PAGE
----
Portoviejo (Ecuador), Apr 18: Rescuers in Ecuador burrowed through rubble where towns once stood in an increasingly desperate attempt to find survivors of an earthquake that killed at least 272 people and allowed scores of inmates to escape prison.
About 2,500 people were injured when the strong 7.8-magnitude quake hit on Saturday evening, bringing structures crashing down, Vice President Jorge Glas said. President Rafael Correa, who cut short a trip to the Vatican, landed back in the country close to the disaster zone late yesterday to inspect the devastation, his Twitter account said.
Although the oil-producing South American nation frequently suffers seismic shudders because of its position on the Pacific rim's Ring of Fire, the quake -- though it lasted just one minute -- was the worst in nearly 40 years in Ecuador.
The quake wrecked buildings, toppled power lines and sent terrified residents running from their homes when it struck a coastal zone popular with tourists.
Some 100 inmates in a prison in the western town of Portoviejo escaped when the quake shook their facility, Justice Minister Ledy Zuniga tweeted. About 30 of them had been recaptured, some had returned voluntarily and police were hunting for the others.
Elsewhere in hard-hit Portoviejo, the odor of decaying bodies started to fill the tropical air as rescuers raced to find survivors. "We have already recovered three dead and we believe there are 10 to 11 people still trapped," said one worker digging through the debris of what used to be a six-story hotel called El Gato.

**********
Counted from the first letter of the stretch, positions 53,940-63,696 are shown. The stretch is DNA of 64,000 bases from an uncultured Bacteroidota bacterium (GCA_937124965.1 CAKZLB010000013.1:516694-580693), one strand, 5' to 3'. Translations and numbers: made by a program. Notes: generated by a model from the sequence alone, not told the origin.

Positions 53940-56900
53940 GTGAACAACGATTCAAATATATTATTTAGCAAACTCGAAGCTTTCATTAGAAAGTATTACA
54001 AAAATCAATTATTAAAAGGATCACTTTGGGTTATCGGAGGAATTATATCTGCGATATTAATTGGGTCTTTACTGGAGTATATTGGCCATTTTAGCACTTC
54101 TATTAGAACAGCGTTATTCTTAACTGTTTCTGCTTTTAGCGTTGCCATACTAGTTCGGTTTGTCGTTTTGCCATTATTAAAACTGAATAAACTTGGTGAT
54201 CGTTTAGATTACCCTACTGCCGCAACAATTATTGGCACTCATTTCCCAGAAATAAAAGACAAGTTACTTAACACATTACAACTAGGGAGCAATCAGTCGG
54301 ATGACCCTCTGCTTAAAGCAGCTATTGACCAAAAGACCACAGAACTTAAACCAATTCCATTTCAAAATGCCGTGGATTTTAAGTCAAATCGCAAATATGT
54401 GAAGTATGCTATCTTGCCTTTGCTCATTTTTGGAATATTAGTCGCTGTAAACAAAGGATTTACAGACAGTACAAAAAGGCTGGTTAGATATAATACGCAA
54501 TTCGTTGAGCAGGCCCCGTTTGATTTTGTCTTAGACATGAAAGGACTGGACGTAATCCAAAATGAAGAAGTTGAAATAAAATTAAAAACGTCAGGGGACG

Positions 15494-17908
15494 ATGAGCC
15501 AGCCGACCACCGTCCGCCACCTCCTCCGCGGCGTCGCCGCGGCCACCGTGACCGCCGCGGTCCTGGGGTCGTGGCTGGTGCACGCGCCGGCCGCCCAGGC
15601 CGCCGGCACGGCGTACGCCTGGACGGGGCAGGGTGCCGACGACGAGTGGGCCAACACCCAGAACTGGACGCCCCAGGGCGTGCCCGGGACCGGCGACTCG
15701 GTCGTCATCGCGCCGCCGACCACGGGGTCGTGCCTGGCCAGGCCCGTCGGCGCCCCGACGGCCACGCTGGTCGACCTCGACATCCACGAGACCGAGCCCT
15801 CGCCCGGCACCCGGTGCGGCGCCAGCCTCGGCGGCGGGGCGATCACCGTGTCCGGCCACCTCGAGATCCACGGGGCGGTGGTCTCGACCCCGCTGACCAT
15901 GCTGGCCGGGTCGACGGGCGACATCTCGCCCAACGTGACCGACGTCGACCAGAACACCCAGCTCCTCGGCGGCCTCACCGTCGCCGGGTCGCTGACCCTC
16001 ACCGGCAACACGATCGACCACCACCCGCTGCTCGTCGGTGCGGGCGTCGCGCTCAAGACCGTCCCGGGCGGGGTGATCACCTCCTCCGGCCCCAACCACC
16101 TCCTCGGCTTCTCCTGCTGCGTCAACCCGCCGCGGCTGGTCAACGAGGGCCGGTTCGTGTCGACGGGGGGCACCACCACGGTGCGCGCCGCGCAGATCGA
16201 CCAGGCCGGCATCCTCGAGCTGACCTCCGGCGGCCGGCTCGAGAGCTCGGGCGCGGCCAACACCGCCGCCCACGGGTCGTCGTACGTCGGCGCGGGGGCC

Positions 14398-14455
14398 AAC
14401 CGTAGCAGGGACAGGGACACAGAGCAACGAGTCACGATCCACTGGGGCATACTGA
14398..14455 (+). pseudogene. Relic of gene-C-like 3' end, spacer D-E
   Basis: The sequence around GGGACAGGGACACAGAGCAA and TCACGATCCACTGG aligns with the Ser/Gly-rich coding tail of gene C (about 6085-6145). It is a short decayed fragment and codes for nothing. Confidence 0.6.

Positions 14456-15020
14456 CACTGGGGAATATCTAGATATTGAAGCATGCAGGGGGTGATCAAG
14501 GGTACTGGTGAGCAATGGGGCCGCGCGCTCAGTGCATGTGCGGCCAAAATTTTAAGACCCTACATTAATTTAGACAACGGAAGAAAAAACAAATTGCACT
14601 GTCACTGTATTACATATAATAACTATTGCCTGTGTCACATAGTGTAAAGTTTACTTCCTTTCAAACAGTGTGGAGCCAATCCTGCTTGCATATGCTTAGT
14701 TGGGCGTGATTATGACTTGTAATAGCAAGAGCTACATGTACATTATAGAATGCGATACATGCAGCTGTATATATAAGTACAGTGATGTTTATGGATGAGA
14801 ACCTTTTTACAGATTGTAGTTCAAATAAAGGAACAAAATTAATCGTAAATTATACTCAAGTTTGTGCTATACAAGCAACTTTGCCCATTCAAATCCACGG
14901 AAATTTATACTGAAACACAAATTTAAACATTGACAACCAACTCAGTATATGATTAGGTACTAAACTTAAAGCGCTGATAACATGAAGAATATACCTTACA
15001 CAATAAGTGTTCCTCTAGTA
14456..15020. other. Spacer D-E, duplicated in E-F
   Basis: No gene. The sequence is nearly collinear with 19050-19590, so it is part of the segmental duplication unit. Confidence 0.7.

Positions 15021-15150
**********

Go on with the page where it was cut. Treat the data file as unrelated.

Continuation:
Officials have declared a state of emergency in the worst-hit provinces, and a national state of "exception," both of which suspend certain civil rights and liberties to allow security forces and officials to react faster.
Also read: Powerful 7.8 earthquake rocks Ecuador
Among the worst-hit towns was Pedernales, where Mayor Gabriel Alcivar estimated there were up to 400 more dead yet to be confirmed, many under the rubble of hotels that collapsed.
"Pedernales is devastated. Buildings have fallen down, especially hotels where there are lots of tourists staying. There are lots of dead bodies," he told local media.
Soldiers patrolled the beach town, and the Red Cross and the army had set up a center to treat the injured and receive bodies.
Two Canadians were among those killed by the quake, their country's government told AFP. Ecuador's Geophysical Office reported "considerable" structural damage as far away as Guayaquil, Ecuador's biggest city with more than two million people, which is 350 kilometres away.